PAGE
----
“Pancakes I can do.” Angel headed for the kitchen.
Buffy looped her arm through Dawn’s and they followed.
A day or two turned into a week. Then just a few more days. And a few more.
Giles didn’t like it. Dawn could hear tense whispers as he talked to Buffy. And once, on the front porch, to Angel.
Dawn wasn’t sure that she liked it, either. But Buffy was so different around Angel. Still sad, of course. If anything, she cried more. But her eyes were softer, her shoulders less hunched.
Dawn decided she could live with it.
She was sitting at the dining room table, trying to finish her homework. But every stroke of her pen seemed wrong. Her art class had moved on from drawing negative space — and so had Dawn, though she never finished that first, aborted attempt. This week’s assignment was to create an image with a focal point and movement. But the details were eluding her.
Frustrated, Dawn scribbled across her work, ripped out the paper and crumpled it into a ball. She tossed it across the room and sighed.
“Need some help?” The voice came out of nowhere and Dawn inhaled sharply. They really needed to get Angel a collar with a little bell on it or something.
“No,” she said sullenly when she’d recovered from the startle. “It’s art homework. It’s not like I can ask you questions, like for history or something.”
“Try me,” Angel said, sitting down at the table.
Dawn rolled her eyes. It must be Buffy’s turn to patrol tonight, which meant Angel was on “annoy Dawn” duty. Buffy offered to help with her homework pretty much never. Her sister’s favorite form of torture was nagging about chores. All things considered, Dawn preferred Angel’s version. He had actually even been helpful once or twice.
“There’s not much to say. Nothing is coming out right.”
“What have you done so far?”
Dawn pointed at the ball of paper on the floor.
“What did you do to warm up?”
She shrugged. “I don’t really do that.”
“They don’t teach you warmups at school?”
“There’s not really a lot of time.”
“Well, no wonder you can’t get things to come out right.”
“So you do that? You warm up?” She had seen Angel sketch here and there, little doodles of Buffy that made Dawn’s breath catch.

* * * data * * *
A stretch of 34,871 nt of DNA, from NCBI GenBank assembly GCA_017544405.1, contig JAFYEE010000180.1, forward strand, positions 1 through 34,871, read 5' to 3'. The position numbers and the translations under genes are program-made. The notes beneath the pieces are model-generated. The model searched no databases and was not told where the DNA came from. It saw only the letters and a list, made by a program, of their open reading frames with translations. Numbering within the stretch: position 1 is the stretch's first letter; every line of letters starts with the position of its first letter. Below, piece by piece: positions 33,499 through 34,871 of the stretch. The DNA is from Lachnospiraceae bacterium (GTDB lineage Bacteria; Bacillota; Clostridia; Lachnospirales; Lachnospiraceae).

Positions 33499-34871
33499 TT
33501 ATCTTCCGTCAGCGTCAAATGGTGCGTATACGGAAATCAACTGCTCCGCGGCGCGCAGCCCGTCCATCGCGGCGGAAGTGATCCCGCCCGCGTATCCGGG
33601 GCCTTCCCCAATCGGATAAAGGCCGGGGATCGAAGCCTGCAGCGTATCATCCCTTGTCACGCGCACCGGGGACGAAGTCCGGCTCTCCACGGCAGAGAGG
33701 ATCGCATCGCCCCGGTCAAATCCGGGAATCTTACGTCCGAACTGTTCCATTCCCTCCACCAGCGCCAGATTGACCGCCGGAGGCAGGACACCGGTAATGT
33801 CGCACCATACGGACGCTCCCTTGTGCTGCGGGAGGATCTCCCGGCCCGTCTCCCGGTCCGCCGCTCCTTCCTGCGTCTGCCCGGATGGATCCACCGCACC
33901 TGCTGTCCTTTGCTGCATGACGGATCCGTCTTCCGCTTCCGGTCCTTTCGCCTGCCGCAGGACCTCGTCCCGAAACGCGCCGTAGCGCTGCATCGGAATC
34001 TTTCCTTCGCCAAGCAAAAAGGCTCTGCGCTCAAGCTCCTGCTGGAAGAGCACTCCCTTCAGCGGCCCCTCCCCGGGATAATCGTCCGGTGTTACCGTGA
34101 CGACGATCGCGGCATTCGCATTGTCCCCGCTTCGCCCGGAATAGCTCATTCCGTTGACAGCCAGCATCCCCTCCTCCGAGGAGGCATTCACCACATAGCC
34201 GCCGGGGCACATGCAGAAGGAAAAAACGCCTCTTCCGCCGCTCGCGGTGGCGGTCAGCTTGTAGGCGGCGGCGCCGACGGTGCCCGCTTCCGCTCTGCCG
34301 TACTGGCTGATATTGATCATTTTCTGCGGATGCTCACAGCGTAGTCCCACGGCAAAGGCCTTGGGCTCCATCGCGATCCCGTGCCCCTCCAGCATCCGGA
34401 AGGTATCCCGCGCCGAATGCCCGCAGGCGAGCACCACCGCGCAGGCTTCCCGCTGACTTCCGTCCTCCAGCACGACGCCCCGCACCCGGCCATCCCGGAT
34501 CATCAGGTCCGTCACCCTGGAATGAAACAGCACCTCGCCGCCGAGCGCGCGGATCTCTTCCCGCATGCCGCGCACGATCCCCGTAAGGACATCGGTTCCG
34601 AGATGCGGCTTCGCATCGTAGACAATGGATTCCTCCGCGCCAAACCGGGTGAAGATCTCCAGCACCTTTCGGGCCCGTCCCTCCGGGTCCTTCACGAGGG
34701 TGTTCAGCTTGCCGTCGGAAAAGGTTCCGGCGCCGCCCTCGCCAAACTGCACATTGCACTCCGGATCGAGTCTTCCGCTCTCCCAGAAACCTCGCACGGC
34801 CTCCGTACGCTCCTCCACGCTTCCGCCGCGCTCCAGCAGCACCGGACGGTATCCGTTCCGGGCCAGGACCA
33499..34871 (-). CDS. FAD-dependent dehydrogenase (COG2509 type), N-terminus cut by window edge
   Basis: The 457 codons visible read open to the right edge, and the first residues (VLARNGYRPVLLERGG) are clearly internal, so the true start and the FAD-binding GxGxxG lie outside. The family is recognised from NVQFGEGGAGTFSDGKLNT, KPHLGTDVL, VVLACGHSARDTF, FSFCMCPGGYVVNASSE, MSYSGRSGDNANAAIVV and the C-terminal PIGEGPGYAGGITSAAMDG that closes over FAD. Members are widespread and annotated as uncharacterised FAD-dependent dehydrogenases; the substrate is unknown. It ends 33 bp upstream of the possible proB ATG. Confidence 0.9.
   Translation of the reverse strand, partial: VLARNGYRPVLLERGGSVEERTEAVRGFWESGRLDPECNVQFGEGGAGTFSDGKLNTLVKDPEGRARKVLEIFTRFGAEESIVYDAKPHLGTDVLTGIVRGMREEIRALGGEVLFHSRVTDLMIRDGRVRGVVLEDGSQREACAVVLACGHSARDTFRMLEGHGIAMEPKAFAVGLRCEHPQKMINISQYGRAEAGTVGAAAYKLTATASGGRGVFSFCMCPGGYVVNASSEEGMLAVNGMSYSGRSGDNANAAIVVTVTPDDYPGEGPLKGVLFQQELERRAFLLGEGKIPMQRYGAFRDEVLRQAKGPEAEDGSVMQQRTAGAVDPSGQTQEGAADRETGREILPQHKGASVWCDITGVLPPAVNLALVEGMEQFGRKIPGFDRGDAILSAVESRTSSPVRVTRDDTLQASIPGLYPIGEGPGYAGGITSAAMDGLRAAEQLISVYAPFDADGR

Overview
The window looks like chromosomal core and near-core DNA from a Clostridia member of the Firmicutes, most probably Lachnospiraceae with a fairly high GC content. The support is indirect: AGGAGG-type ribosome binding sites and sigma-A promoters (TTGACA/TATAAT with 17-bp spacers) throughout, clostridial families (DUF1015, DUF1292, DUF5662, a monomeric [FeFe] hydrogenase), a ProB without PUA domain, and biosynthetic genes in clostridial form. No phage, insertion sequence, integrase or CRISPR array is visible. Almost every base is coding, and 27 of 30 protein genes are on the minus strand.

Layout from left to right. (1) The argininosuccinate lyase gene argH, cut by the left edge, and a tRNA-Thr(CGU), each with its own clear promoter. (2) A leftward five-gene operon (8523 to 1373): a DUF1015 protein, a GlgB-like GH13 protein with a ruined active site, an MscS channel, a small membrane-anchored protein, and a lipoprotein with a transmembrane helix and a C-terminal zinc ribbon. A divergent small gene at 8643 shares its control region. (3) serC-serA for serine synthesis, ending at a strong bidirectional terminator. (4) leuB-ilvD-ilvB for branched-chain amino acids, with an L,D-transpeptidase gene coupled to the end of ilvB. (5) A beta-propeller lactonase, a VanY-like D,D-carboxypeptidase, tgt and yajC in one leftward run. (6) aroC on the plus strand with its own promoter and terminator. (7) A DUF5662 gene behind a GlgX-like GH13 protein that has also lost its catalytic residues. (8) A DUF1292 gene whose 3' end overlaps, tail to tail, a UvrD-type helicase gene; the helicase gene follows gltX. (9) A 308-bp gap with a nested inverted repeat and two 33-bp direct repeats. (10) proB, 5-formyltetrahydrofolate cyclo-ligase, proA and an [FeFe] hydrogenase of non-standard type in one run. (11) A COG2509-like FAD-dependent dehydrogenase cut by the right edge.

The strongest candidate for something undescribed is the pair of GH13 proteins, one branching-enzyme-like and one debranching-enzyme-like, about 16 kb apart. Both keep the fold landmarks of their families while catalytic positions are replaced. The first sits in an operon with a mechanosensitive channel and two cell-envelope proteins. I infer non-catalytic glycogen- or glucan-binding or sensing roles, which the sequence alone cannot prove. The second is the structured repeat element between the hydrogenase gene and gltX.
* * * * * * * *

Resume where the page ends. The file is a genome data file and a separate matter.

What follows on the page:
“Yeah,” Angel said. “I don’t really have to in the same way a human would. My muscles work differently. But if it’s something I care about, it’s important to get my mind in the right place.”
Dawn offered him some of her supplies, and he demonstrated, filling a page with lines and circles and cubes. She joined in, letting her mind wander as her hand worked. It didn’t take long for her thoughts to swirl around a familiar subject, something she’d been worrying in her brain for days, like a loose tooth.
“I always thought that Mom didn’t like you,” she said. She kept her eyes on her paper, not wanting to meet Angel’s eyes. “She always got this pinched look on her face when you came up.”
She could hear Angel fidget a little in his chair. “She just wanted what was best for your sister,” he said evenly.
“But she did like you,” Dawn blurted, feeling like she needed to get it out. “When...when Riley dumped Buffy, I said he was a jerk. Because he left, just like…” She finished the spiral she was drawing, not able to quite say just like you did. “But Mom said no. She didn’t know what Riley’s deal was, but she said you didn’t leave because you were a jerk. You left because...because you loved Buffy.”
“Oh,” Angel said softly.
“I said I didn’t get it. Mom said Buffy would probably tell me the whole story someday.”
They drew in silence for awhile — or at least Dawn did. She didn’t see Angel’s pencil moving much.